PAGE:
At the Bell, Book and Candle Shop in Julian, business is brisk and owner Debbie Hickey couldn't be sadder.
"It's a bittersweet end," said Hickey.
The shop will close its doors next week. Ever since the October wildfires decimated local tourism, the shop's sales have been cut in half -- then the letters came.
She isn't alone. In all, 67 businesses got a letter from San Diego attorney Theodore Pinnock.
Pinnock, who uses a wheelchair, is threatening lawsuits over disability access -- a legal battle Hickey said she just couldn't afford.
"I don't have any fight in me. I've fought to stay in business for the last two years," said Hickey.
Her shop is the first casualty in a brewing war that's consumed a tranquil town full of historic buildings.
In the past months, some shop owners have started getting things up to code. Throughout Julian, disabled access signs are now the most popular in town. They are displayed prominently in storefronts. Most of the businesses named in the letters have banned together for a fight, 10News reported.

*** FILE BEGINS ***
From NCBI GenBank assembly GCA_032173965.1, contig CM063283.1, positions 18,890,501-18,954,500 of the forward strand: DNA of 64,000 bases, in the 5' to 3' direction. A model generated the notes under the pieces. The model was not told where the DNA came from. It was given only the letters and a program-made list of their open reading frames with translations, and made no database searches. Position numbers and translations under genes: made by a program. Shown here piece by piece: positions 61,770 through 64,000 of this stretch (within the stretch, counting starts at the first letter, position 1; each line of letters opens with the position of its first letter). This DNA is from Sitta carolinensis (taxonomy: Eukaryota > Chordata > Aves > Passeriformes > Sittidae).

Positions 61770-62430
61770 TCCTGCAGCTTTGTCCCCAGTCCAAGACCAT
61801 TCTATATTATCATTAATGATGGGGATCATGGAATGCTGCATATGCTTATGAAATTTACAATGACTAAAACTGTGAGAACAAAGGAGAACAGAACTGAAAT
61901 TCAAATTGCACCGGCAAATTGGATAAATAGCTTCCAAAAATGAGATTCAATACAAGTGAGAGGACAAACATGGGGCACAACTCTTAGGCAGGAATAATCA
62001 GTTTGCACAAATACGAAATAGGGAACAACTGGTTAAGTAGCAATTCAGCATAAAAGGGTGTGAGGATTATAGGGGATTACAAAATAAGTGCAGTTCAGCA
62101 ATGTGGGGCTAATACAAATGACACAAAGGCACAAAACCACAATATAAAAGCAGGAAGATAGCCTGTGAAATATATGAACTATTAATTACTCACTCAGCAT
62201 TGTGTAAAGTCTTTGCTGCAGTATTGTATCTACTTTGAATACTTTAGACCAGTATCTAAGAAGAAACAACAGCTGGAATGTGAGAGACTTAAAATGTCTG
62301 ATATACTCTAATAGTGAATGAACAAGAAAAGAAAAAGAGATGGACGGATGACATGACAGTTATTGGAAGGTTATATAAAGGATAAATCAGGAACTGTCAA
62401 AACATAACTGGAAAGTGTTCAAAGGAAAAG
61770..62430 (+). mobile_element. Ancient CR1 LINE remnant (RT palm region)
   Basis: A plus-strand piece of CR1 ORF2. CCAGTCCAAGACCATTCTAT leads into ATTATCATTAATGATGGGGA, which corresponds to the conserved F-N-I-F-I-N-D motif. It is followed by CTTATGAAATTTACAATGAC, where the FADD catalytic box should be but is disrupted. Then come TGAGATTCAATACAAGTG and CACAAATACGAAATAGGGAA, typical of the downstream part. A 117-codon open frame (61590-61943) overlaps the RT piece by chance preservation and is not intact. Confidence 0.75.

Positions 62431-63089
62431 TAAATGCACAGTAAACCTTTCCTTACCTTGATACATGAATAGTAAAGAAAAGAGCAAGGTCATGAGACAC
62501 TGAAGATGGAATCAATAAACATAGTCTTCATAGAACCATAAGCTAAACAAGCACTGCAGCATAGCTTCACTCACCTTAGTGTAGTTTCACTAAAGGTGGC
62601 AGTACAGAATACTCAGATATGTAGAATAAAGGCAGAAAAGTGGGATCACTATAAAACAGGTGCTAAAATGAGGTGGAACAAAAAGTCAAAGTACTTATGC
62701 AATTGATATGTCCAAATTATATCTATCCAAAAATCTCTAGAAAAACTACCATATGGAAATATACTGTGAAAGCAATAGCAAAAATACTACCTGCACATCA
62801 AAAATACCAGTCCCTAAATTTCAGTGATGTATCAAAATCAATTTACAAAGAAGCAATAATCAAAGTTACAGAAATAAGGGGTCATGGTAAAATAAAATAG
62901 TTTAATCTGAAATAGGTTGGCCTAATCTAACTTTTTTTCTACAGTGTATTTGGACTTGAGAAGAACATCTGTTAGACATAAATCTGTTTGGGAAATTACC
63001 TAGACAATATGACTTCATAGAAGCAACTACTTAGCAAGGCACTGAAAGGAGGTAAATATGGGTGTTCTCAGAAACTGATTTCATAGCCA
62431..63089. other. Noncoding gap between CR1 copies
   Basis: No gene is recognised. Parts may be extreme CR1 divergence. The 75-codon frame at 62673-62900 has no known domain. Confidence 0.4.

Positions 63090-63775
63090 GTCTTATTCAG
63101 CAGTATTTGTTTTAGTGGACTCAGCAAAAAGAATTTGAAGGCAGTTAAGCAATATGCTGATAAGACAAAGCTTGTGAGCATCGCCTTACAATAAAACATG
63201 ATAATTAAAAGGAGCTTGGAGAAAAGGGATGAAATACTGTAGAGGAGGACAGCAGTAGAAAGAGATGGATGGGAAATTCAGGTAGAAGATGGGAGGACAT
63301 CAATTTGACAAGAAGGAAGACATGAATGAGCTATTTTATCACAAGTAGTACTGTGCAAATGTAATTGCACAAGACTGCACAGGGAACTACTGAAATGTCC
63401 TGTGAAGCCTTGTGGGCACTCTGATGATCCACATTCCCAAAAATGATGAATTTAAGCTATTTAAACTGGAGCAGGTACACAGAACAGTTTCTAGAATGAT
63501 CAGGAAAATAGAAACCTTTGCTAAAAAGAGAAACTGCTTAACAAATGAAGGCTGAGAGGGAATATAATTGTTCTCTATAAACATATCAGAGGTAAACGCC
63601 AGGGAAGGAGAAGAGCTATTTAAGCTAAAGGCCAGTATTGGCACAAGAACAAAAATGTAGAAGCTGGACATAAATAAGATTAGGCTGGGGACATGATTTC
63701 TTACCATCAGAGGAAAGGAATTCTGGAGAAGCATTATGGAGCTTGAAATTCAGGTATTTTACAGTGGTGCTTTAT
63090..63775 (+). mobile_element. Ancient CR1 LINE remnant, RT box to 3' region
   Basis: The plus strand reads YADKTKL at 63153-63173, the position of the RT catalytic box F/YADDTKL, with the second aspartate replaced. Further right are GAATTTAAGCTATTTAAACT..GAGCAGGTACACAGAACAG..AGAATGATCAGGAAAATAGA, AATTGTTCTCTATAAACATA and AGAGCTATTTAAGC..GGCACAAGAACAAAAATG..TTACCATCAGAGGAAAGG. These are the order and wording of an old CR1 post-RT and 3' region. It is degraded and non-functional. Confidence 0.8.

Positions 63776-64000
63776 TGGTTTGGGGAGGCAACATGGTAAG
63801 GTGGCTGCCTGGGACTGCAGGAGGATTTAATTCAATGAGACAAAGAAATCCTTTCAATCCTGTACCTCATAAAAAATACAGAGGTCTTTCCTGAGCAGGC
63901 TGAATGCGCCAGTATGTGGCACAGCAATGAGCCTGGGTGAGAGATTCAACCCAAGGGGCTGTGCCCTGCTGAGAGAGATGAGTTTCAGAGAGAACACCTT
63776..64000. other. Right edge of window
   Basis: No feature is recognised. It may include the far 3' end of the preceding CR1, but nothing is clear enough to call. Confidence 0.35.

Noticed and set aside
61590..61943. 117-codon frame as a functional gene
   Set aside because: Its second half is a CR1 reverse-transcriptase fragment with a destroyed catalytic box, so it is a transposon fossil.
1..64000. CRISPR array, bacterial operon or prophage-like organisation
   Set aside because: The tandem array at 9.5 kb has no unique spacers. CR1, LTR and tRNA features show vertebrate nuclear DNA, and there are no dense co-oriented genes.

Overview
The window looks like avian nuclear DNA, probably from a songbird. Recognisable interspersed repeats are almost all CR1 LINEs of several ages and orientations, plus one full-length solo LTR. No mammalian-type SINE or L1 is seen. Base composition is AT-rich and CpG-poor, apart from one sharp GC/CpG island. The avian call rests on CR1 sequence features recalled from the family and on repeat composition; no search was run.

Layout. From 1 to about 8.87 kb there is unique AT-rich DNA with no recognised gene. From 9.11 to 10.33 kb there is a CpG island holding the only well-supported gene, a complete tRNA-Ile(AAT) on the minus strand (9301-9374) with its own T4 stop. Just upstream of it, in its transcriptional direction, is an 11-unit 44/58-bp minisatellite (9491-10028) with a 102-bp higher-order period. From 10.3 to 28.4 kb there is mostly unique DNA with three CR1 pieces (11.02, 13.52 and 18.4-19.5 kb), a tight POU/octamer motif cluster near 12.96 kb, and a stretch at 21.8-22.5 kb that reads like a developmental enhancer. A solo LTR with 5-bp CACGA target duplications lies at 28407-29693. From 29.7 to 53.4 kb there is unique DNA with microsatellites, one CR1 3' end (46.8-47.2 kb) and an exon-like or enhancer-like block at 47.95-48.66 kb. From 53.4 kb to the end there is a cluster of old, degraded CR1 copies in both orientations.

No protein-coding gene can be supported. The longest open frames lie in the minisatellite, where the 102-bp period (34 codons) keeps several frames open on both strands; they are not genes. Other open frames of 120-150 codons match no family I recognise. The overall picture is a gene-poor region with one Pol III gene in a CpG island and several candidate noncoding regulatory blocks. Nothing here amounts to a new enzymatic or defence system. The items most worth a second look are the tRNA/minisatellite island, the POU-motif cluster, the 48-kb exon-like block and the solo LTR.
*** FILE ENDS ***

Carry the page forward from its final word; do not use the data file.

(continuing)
They must make the case they're compliant, versus a lawyer known for lawsuits against individual businesses.
Now, he's taking on an entire town, and shop owners worry about where he's going next.
"We just feel like we have to do all we can to stop him," said Pat Richardson, with Enrichments.
The gamble could be a costly one. Shopowners like Richardson said if they lose, money damages against them could also lead them to shut down.
While some shop owners have settled out of court, others vow to fight on.
Pinnock has responded with a class-action lawsuit. He was unreachable for comment with 10News.